Monday, June 30, 2014

Rye Meads

The June doldrums is something I hear mentioned from time to time.  I understand this to an extent.  Spring heralds the magic of migration.  Birds completing long journeys from their wintering grounds to set up home in areas that we call home.  The emergence of butterflies and (in)vertebrates, the changing weather, a new dawn, a new spring.  Then in a flash, it all settles down.  Breeding begins, the young fledge, and we wait in anticipation for return passage and the slow ebb toward autumn.  I am so guilty of compartmentalising the offerings of local wildlife.  There is always plenty to see.

Today, a visit to the wonderful Rye Meads RSPB reserve revitalised my appreciation of the seasons.  Only half an hour from home by train before I was warmly greeted at the centre by the reception volunteers.

Rye Meads Visitor Centre

Heading off along the boardwalk, and within a few metres a Large Skipper settled onto a reed with numerous Common Blue Damselflies darting along the watercourses.

Large Skipper

This area is great for Water Vole.  Feeding platforms are set up to encourage increased visibility of these elusive mammals.  I could hear the rustling within the reeds so I maintained my position, and then, this fine fella emerged.

 Water Vole

 Nom Nom Nom Nom

From the Draper Hide, much of the open water was covered with duckweed.  Moorhen and Coot attended to their young, seven Shoveler (five drakes in moult) roosted by the islands, and Black-Tailed Skimmers whizzed about above the surface of the water.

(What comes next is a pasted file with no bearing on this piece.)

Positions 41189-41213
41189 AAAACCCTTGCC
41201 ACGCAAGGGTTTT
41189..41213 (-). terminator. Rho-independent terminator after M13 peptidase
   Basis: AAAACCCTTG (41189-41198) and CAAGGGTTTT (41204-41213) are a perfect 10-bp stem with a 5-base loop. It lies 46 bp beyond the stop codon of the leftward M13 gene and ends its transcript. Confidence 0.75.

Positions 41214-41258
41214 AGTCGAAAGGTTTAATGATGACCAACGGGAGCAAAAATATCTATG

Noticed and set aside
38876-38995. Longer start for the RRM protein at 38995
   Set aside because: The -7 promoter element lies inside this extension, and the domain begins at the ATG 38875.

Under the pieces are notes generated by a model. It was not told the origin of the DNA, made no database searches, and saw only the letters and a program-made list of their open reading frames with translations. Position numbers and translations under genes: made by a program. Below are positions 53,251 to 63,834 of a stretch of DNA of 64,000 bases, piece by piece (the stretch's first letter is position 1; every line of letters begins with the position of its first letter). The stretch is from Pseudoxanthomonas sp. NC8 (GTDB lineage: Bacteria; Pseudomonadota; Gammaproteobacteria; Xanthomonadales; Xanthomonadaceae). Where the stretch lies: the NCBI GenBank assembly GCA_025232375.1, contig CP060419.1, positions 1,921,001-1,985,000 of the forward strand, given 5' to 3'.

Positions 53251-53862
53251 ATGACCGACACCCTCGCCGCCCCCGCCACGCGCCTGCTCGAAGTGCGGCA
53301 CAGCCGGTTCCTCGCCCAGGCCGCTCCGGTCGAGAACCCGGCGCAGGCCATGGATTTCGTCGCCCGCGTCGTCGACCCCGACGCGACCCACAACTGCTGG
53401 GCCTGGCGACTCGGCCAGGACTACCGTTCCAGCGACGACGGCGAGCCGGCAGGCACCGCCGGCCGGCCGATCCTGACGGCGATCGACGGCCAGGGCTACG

View from Draper Hide

Two Green Sandpipers that were seen earlier flying into the reserve, fed on one of the pools to the left of the hide, signs of early autumn migration.

 one of three Green Sandpiper seen today

There were plenty of boisterous Black Headed Gulls that are successfully breeding here with many of the juveniles seen feeding alongside the adults.

 Black Headed Gull

 View from Gadwall Hide

The bird I was keen to see was the Black-Necked Grebe that have bred this year.  Initially, a pair had been seen with three young, but this had apparently been reduced to two.  After a short wait involving constant scanning, an adult bird appeared with one of its' young just to the right of the Gadwall hide and to the right of the nearest island.

 Adult Black Necked Grebe

Really hope the young are safe and well.

Walking back toward the centre, Comma and Ringlet butterflies were on the wing, Common Terns were noisily feeding their young, and what I believe was a third Green Sandpiper flew into one of the channels followed shortly by a Little Ringed Plover seen departing in haste.


  1. I was already planning to visit RSPB Rye Meads soon, but your blog inspired me to do so this week. Beatiful picture of the Black-necked Grebe.

    1. Thank you very much. It's a lovely site - I hope you enjoy it!